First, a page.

Testingedit

Testing is one of the most important parts of developing an application. The client is very flexible when it comes to testing and is compatible with most testing frameworks (such as ava, which is used in the examples below).

If you are using this client, you are very likely working with Elasticsearch, and one of the first issues you will face is how to test your application. A perfectly valid solution is to use the real Elasticsearch instance for testing your application, but you would be doing an integration test, while you want a unit test. There are many ways to solve this problem, you could create the database with docker, or use an in-memory compatible one, but if you are writing unit tests that can be easily parallelized this will become quite uncomfortable. A different way of improving your testing experience while doing unit tests is to use a mock.

The client is designed to be easy to extend and adapt to your needs. Thanks to its internal architecture it allows you to change some specific components while keeping the rest of it working as usual. Each Elasticsearch official client is composed of the following components:

  • API layer: every Elasticsearch API that you can call
  • Transport: a component that takes care of preparing a request before sending it and handling all the retry and sniffing strategies
  • ConnectionPool: Elasticsearch is a cluster and might have multiple nodes, the * ConnectionPool takes care of them
  • Serializer: A class with all the serialization strategies, from the basic JSON to the new line delimited JSON.
  • Connection: The actual HTTP library.

The best way to mock Elasticsearch with the official clients is to replace the Connection component since it has very few responsibilities and it does not interact with other internal components other than getting requests and returning responses.

@elastic/elasticsearch-mockedit

Writing each time a mock for your test can be annoying and error-prone, so we have built a simple yet powerful mocking library specifically designed for this client, and you can install it with the following command:

npm install @elastic/elasticsearch-mock --save-dev

With this library you can easily create custom mocks for any request you can send to Elasticsearch. It offers a simple and intuitive API and it mocks only the HTTP layer, leaving the rest of the client working as usual.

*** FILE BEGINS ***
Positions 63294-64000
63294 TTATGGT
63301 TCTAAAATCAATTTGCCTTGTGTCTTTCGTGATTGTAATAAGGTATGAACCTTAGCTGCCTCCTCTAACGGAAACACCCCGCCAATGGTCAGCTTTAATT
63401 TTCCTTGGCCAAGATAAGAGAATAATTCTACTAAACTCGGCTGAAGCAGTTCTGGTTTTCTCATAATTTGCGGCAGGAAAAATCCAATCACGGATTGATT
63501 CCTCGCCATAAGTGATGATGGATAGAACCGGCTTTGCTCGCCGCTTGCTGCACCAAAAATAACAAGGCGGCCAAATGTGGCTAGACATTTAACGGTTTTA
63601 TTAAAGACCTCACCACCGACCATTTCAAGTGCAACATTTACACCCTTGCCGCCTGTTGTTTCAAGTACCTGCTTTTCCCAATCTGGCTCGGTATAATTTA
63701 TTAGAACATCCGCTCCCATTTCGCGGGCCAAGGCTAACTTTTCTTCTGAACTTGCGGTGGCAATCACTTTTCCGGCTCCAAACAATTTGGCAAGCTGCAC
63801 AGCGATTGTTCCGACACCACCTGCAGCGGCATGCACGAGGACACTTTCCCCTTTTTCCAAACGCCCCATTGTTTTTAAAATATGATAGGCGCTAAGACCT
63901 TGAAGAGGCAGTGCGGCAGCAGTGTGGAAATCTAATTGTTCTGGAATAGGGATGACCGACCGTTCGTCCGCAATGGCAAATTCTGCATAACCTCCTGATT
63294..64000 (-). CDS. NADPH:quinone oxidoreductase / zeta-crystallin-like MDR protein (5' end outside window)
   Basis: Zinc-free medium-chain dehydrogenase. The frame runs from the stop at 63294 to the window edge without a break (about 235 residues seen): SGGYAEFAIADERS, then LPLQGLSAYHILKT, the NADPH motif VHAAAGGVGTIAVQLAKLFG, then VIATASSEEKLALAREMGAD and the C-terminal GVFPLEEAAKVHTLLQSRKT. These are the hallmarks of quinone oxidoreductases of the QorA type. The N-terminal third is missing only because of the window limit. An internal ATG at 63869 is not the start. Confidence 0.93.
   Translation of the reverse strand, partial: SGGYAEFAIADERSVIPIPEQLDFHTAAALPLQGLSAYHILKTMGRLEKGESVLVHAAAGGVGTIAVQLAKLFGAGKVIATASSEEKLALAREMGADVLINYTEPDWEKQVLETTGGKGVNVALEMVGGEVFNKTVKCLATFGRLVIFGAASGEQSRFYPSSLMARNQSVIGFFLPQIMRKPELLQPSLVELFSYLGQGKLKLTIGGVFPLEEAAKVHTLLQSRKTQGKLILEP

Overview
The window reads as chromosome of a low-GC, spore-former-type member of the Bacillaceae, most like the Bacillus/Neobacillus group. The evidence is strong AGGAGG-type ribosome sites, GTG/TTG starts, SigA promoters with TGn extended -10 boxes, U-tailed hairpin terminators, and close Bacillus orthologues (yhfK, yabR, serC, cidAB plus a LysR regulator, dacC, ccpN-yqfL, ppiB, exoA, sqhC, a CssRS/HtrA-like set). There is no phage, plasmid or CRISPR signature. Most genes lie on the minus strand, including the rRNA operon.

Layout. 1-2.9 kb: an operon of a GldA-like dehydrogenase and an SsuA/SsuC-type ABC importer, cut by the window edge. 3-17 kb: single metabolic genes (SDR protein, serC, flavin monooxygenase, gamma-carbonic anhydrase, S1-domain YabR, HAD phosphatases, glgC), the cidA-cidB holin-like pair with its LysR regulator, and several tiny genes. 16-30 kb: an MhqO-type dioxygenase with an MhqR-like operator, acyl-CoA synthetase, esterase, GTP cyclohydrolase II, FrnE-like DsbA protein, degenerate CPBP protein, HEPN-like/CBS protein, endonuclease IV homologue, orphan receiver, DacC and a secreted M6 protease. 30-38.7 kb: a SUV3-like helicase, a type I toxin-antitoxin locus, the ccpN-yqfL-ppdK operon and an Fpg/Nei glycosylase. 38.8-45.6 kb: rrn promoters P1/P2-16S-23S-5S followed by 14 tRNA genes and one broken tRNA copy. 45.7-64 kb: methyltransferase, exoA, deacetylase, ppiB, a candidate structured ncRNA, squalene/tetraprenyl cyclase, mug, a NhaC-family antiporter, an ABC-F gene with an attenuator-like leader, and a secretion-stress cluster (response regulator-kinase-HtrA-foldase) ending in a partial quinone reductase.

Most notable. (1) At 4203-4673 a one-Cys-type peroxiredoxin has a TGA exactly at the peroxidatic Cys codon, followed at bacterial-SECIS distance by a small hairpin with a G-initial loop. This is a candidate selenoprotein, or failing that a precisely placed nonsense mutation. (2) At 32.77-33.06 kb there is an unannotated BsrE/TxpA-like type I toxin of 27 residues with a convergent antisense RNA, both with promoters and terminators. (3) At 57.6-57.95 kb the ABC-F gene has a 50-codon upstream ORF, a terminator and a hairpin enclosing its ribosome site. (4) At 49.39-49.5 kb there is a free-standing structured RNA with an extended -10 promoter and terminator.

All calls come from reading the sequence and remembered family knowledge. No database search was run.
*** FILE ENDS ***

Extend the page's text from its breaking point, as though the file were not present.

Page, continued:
Before showing all of its features, and what you can do with it, let’s see an example:

const { Client } = require('@elastic/elasticsearch')
const Mock = require('@elastic/elasticsearch-mock')

const mock = new Mock()
const client = new Client({
  node: 'http://localhost:9200',
  Connection: mock.getConnection()
})

mock.add({
  method: 'GET',
  path: '/'
}, () => {
  return { status: 'ok' }
})

client.info(console.log)

As you can see it works closely with the client itself, once you have created a new instance of the mock library you just need to call the mock.getConnection() method and pass its result to the Connection option of the client. From now on, every request will be handled by the mock library, and the HTTP layer will never be touched. As a result, your test will be significantly faster and you will be able to easily parallelize them!

The library allows you to write both “strict” and “loose” mocks, which means that you can write a mock that will handle a very specific request or be looser and handle a group of request, let’s see this in action:

mock.add({
  method: 'POST',
  path: '/indexName/_search'
}, () => {
  return {
    hits: {
      total: { value: 1, relation: 'eq' },
      hits: [{ _source: { baz: 'faz' } }]
    }
  }
})

mock.add({
  method: 'POST',
  path: '/indexName/_search',
  body: { query: { match: { foo: 'bar' } } }
}, () => {
  return {
    hits: {
      total: { value: 0, relation: 'eq' },
      hits: []
    }
  }
})

In the example above every search request will get the first response, while every search request that uses the query described in the second mock, will get the second response.

You can also specify dynamic paths:

mock.add({
  method: 'GET',
  path: '/:index/_count'
}, () => {
  return { count: 42 }
})

client.count({ index: 'foo' }, console.log) // => { count: 42 }
client.count({ index: 'bar' }, console.log) // => { count: 42 }

And wildcards are supported as well.

Another very interesting use case is the ability to create a test that randomly fails to see how your code reacts to failures:

mock.add({
  method: 'GET',
  path: '/:index/_count'
}, () => {
  if (Math.random() > 0.8) {
    return ResponseError({ body: {}, statusCode: 500 })
  } else {
    return { count: 42 }
  }
})

We have seen how simple is mocking Elasticsearch and testing your application, you can find many more features and examples in the module documentation.